by Andrew Friedman
The Knesset Constitution, Law and Justice Committee agreed Tuesday to open protocols of a state commission of inquiry into accusations that up to 5,000 Yemenite and Sephardic children were abducted by the state during the early years of Israel’s independence and adopted by Ashkenazi (European) families. The material to be released includes previously classified hearing protocols and evidence that was given in closed-door hearings before the Kedmi Commission in 2001.
MK Nurit Koren, chairwoman of the Knesset committee, told Tazpit Press Service (TPS) that today’s decision would afford individuals and family members the opportunity to obtain details about family members they believe were stolen two generations ago and to make contact between long-lost relatives. She also acknowledged that the move was only one step in a long road towards healing one of Israel’s longest-standing open wounds.
“This is really just the first significant stage in dealing with the issue, but it’s a critical one,” Koren said. “The Kedmi Commission, in the late 1990s, sealed its findings and all the evidence presented to it for 70 years. But less than 20 years later, we’ve managed to open up those findings for the entire Israeli public to look at.
“Now, the real work begins. We expect the prime minister to sign the decision into law this week, and then we can begin studying more than 400,000 documents. I am also going to establish a special parliamentary commission of inquiry to continue dealing with the issue, perhaps as early as next week,” Koren said.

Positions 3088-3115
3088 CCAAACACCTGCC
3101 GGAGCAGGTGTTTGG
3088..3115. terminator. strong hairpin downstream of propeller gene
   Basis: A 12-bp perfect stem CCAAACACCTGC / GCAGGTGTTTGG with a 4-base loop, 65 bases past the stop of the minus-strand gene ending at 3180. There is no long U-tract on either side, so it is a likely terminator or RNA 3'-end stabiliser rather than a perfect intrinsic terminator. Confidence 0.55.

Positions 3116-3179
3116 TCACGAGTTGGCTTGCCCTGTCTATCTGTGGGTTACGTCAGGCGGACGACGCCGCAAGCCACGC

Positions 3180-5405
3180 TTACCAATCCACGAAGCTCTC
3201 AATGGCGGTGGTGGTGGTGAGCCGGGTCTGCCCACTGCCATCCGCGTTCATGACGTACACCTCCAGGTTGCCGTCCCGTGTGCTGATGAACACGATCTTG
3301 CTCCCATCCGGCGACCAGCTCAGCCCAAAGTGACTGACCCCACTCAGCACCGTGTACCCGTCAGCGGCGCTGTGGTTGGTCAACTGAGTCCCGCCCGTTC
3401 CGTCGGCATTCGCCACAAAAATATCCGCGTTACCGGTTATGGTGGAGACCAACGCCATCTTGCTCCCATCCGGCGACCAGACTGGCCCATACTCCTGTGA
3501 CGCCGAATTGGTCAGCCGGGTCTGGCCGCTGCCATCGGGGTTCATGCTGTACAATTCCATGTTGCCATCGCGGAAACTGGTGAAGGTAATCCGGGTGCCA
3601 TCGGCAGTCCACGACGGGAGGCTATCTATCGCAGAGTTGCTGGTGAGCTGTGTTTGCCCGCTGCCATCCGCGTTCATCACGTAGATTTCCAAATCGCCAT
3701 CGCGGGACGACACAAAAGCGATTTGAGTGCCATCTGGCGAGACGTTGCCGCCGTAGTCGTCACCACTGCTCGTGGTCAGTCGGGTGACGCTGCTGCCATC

Koren also said she has tabled two legislative initiatives to streamline the investigative process: One to allow families to request access to adoption files in certain circumstances (current law permits access only to adopted children themselves), and one to grant immunity to any current or former official who comes forward to admit participation or cooperation with removing children from their biological families against the parents’ will.
Yemenite activists praised the decision, but also added that the move was not sufficient to put the bitter history behind them, if for no other reason than the sheer scale of the scandal: From Yemen alone, more than 950 of the 5824 children aged 0-4 who arrived in Israel from 1948-56 were taken – a ratio of more than one out of every six.
They also said that the decision to declassify information is an important move towards reconciliation efforts with the State, but also stressed that no move would be sufficient without a formal, official apology.
“First of all, we need recognition,” said Shlomi Hatuka, “Official, formal recognition, not something by-the-by. That would not only be the first step towards true reconciliation and healing for our community, but it would also greatly expand the possibilities to search for missing children by opening up adoption records, immigration records and more.”
It’s a story that touches Hatuka personally: He said his grandmother came from Yemen to Israel in 1949, gave birth in 1953 to two healthy twins. But as the family already had 8 children at home (his grandmother had given brith to three babies, in addition to her husband’s five children by previous marriage), hospital officials in Petah Tikva asked if she would be willing to give the kids up for adoption. She declined, but four days later she was told that the baby had died of a mysterious disease.
“What do you need 10 kids at home for?” Hatuka recalls his grandmother’s recounting of the story. “A little while later they came to me and said the baby had died. But they wouldn’t let us see the body. No body, no grave, nothing.
“She never got over it. Up until she died about 15 years ago, she spoke about her missing daughter, dreamt about her, wondered what her life had become. It’s a shame that she never lived to gain any closure on the issue, but it’s essential that we deal with this issue, for current and future generations,” Hatuka said.